Fear Smells Bad On You

Do you reek of fear? When you go to the zoo do the lions look at you through the bars like their next meal? Do small children throw pennies at your head and laugh when you shout at them? Do your customers have any respect at all for your integrity or character? If you sense you’re failing this pop quiz perhaps you should read over James Archer’s recent post at Strange Brand. Mr. Archer takes on Adobe, Microsoft, and other companies that have let fear of failure overcome any ability they may have had to openly communicate with their customers and the general public.

The Courage to Speak Your Mind

Whether it is sending back an undercooked steak or making a bold statement about the virtuesw of your product it is easy to be paralyzed by the fear of offending others. From a young age we are taught to be considerate of the feelings of others and to couch our language in ambiguity and conditions that soften the blow of strong words. In the business world this leads to what we call “corporate double speak” or “marketing talk” or, to be more direct about it, “piles of bullshit”. Wehn we feed this to our customers they recognize it for what it is and quickly lose all respect for us.

Softening your words does not win over customers, it causes them to lose interest and tune you out. Instead of worrying about offending anyone focus on being forthright and clear in your communication with others. So long as you are honest and respectful you will not offend anyone worth worrying about. It’s better not to worry about people who are too easily offended, they are simply not worth the time or effort. Tell it like it is and be clear when you do so. If there is a problem then come out and say it, if you do something right come out and say that too. It takes courage to speak clearly to others, but it is necessary. It’s really quite simple.

Speaking Like a Human Being

Individuals seeking to shift their communication paradigm to a more advantageous position can expand their spheres of communication and realize new synergies with partners within their market by thinking outside the box and moving the goalposts. Redefining the mindset of customers through a strategic repositioning of market assets and a comprehensive collaborative enterprise-wide e-solution can actualize increased market potential.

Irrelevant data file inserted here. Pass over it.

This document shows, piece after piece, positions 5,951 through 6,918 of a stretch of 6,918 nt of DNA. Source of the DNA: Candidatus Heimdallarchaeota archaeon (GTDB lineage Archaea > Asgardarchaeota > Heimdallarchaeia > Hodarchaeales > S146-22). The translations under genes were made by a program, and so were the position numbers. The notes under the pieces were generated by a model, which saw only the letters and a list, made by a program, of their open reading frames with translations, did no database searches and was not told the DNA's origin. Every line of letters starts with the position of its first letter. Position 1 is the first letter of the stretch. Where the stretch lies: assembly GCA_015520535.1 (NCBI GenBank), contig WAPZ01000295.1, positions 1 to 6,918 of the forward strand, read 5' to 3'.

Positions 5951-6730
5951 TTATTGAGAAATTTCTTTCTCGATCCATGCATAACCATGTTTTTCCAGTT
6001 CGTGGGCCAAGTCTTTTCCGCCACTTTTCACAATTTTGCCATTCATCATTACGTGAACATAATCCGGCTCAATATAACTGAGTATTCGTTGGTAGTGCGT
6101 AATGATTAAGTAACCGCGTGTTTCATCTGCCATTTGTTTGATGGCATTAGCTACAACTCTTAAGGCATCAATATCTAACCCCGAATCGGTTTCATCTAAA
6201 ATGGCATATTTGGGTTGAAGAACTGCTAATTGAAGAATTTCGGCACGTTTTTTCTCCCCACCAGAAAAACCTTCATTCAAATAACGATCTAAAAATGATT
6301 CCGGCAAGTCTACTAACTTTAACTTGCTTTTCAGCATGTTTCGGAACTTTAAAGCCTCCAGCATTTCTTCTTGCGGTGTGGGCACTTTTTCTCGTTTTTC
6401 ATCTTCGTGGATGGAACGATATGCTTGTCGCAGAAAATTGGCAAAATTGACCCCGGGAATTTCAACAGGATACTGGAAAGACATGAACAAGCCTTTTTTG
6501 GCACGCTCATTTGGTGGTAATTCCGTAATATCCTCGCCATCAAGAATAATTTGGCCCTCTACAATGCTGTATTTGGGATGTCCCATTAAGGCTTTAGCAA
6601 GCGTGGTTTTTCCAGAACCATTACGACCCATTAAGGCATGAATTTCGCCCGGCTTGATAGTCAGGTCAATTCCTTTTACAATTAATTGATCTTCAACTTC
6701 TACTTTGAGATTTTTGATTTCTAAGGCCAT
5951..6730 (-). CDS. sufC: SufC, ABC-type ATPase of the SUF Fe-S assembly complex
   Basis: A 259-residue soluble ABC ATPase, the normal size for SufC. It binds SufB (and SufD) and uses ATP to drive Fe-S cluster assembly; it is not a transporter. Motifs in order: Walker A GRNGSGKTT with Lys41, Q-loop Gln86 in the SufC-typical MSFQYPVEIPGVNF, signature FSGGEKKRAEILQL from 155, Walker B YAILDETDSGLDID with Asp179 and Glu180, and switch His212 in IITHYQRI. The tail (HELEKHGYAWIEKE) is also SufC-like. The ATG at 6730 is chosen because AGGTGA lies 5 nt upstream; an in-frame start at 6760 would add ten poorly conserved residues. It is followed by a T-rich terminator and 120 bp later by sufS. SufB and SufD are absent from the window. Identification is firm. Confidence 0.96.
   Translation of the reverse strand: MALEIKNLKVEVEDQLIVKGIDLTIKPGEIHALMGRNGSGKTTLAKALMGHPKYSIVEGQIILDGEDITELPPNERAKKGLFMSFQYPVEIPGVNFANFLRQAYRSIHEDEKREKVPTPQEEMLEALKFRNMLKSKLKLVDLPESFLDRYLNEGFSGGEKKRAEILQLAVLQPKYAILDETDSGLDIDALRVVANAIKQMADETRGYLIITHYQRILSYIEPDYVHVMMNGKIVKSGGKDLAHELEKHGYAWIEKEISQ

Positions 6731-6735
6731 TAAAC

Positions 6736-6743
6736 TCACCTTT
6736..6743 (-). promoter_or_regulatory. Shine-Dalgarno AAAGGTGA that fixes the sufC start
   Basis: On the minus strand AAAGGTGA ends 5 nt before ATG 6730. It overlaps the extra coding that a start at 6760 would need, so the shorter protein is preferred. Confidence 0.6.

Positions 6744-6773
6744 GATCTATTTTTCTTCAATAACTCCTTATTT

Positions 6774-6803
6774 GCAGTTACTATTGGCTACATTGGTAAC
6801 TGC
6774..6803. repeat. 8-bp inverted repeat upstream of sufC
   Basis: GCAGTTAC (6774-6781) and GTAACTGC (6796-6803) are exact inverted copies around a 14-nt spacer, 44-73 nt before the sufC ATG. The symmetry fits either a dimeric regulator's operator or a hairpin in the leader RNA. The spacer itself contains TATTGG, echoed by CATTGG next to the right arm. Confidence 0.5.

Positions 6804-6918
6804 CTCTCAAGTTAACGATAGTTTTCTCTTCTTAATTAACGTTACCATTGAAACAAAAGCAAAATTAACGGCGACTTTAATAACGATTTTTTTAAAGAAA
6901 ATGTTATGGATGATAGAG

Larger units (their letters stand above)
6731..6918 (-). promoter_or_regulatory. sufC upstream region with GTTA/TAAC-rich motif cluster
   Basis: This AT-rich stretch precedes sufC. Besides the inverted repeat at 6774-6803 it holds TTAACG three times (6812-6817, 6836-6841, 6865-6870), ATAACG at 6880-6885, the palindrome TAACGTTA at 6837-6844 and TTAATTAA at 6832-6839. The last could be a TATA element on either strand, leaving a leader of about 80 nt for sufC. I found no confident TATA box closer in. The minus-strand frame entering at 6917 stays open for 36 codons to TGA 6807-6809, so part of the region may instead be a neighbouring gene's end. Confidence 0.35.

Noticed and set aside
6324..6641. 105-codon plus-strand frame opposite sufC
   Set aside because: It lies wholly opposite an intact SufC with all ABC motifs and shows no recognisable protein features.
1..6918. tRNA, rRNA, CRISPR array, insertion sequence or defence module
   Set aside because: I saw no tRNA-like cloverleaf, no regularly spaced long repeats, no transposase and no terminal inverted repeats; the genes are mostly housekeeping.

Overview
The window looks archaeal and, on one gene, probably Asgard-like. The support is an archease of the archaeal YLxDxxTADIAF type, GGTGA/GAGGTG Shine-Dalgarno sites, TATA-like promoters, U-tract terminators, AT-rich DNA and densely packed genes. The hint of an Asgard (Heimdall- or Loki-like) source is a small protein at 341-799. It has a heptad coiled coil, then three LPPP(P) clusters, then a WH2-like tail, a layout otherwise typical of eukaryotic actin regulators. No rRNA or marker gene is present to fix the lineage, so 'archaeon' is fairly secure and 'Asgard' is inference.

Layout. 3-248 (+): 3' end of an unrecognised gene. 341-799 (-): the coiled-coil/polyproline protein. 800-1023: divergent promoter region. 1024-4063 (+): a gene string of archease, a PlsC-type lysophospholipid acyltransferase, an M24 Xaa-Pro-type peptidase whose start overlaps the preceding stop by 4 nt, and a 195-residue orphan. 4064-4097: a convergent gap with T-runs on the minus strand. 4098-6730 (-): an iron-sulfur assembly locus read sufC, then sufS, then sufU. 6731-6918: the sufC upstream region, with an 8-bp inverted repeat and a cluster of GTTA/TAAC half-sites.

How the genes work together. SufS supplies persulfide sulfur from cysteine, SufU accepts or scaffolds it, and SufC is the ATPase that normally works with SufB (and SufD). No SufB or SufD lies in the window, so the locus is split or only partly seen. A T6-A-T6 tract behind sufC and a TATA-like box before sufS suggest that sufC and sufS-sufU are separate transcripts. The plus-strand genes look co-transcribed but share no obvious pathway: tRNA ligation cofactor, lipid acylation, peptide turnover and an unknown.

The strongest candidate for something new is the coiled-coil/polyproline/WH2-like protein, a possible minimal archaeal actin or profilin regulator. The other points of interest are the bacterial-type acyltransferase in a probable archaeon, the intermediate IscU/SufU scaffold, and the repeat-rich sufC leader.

I’m not sure if that can be interpreted to mean anything at all. Or it may be a really insightful statement on synergies. Like the number of licks it takes to get to the center of a tootsie pop the world may never know. But then that’s the point. If you don’t speak and write clearly then nobody will know what you are talking about. While this may be considered fun in some academic circles, it is generally a poor way to get your point across to others.

The Courage to Act

After you’ve worked past speaking and writing clearly there is one large hurdle left — taking action despite your fear. Making a decision to spend your money on new research, to venture into a new market, or to go after the big account takes courage. If you are a leader in your organization it is your job to act boldly, even if on the inside you are quaking a like a sheep at a wolf convention. You need to take the bold steps that will help you get ahead and stay ahead of the competition. If you master your fear and form real partnerships while they are still mumbling to themselves about “realizing synergies” you’ll end up on top.

But what if I fail, I hear you asking? Isn’t it better to play it safe? I teach swing dancing as a hobby and I always tell my students when they are learning that instead of being tentative when they are unsure they should put on a smile and go for it. If you screw up, screw up big and keep on smiling. If you fall on your face then get up, dust yourself off, and try again. It’s better to make big mistakes and learn from them than to be paralyzed by the fear of failure and never get anywhere. The students who heed that advice and dive right in always seem to learn faster and have more fun doing it than the ones who sit by the wall and watch, afraid and alone. Fear of failure is common, hard to overcome, and, ironically enough, one of the greatest causes of failure.

This is all easier said then done. I still sometimes struggle with sending back food when I get the wrong order at a restaurant for fear of making the waiter feel bad, but in the end each of us has to step up and conquer our fear of failure and offending others to speak clearly and act boldly as individuals and as organizations.

Kevin Hall
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